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  3. The “WSM Sales Presentation” “aircheck” from two years earlier that is featured on this website has airchecks of a different pop daypart than is on this aircheck. That aircheck was when its daytime pop format was Middle of the Road; this aircheck features an Adult Contemporary (soft rock) format; Pat Sajak is featured on both. (My guess is that WSM flipped its daytime format from MOR to AC earlier in 1975 if neither ’74 or late ’73. (Four years after this aircheck, 65 WSM went to a country format full-time.

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    • David, you are correct. The WSM Sales Presentation aircheck is from 1973, and WSM was decidedly MUCH more middle of the road, and noticeably softer, geared to a much older audience. This aircheck is not true AC, in the sense that “Adult Contemporary” as a format did not exist in 1975, they simply called it a POP station. If you listen closely to the Pat Sajak one liners and the pace of WSM, you’ll hear a station that’s just a tiny notch less than a true Top 40.

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    • The WSM Sales Presentation demo (from just before its daytime pop format’s flip from traditional MOR to Pop Adult or Contemporary MOR or whatever Adult Contemporary was called at the time) is, for some reason, no longer on this website.

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      • Funny you should just now notice that. The WSM Sales Demo went away a few years ago when I cleaned out all the postings made in Real Audio format which the site hasn’t used in about 10 years. I’ll dig it out from the masters one of these days and re-issue it

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    • “…if neither ’74 nor circa late ’73,” that is.

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  4. Growing up in Middle Tennessee, I remember very well WSM’s “chicken 40″(but still pretty cool) daytime format. This was the station my mom listened to, and every morning I would eat breakfast while listening to Ted Johnson, and ride home from school enjoying Pat Sajak’s quick wit. Sajak was way funnier on the radio, (and doing the weather on WSM-TV) than he is on Wheel of Fortune. I’m curious as to what happened to Ted Johnson, the likeable morning man with the great voice. There was also a guy named J.Patrick Lux who was really good. Where are they now? Maybe somebody out there knows.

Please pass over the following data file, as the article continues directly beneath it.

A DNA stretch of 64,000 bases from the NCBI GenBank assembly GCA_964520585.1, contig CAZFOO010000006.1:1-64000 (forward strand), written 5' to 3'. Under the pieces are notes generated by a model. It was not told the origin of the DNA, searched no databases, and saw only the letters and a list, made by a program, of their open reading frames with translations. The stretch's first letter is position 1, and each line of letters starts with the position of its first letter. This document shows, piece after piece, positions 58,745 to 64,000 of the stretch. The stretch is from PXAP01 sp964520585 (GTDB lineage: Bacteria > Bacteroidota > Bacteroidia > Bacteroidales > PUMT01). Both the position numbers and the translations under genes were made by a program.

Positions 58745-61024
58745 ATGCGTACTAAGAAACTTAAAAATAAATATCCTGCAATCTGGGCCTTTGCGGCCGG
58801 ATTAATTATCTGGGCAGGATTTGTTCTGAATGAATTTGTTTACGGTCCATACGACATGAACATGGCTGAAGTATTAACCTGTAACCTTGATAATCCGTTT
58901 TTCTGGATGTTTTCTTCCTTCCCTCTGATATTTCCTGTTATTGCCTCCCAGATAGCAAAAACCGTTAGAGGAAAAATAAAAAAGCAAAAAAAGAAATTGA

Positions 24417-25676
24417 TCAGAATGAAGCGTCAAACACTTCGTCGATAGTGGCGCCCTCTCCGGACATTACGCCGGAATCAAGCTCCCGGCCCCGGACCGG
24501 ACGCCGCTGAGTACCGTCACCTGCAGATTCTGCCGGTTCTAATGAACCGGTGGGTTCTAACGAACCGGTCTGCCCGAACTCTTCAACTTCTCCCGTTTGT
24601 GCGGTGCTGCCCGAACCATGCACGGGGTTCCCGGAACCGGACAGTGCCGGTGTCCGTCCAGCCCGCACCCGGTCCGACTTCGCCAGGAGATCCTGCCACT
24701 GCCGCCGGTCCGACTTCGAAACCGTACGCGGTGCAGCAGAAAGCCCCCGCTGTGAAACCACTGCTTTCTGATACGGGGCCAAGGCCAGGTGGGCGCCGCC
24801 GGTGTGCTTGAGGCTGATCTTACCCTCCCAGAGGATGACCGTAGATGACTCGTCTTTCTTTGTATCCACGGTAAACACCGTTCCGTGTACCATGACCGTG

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  5. I worked with Pat at AFVN, Armed Forces Vietnam Network in Saigon. That was probably 1969. Hard to remember cause I did two tours while Pat did one. I was the allnight guy and he was the morning guy.

    I went to visit him at WSM in 75. Another buddy from Saigon, Tony Lyons also worked at WSM then, on before Pat.

    The processing really makes Pat sounds good.

    Last I heard, Pat owns two stations, one an AM in Annapolis, Maryland.

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  6. “Y’all just listen to the aircheck now and enjoy, because it’s great and it belongs to the ages.”

    WOWWwww! If *that’s* not Southern hospitality, then **what is**? (And I’m from New Jersey!)

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  7. And you’re right: this aircheck of WSM’s Pop Adult (soft rock hits n/k/a Adult Contemporary) daytime format of the mid- and late Seventies (mid-Seventies in this case) IS great and DOES belong to the ages-Pat Sajak or no Pat Sajak.

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  8. I like others travelled to Nashville with my parents in the mid 70s and was surprised at the daytime format. Split formats were popular back then. Of course WSM was never really a ” country” station full time until the late 70s early 80s. Radio in the 20s thru 60s was always a hodgepodge of styles and day parts. All driven by sponsor demands of course. I just visited WSM last week. Sat in with Bill Cody and Charlie. Lets hope “The Legend” continues in whatever form it can. Country Mudic Foundation or the Hall of Fame should scoop it up before its too late

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    • Cles,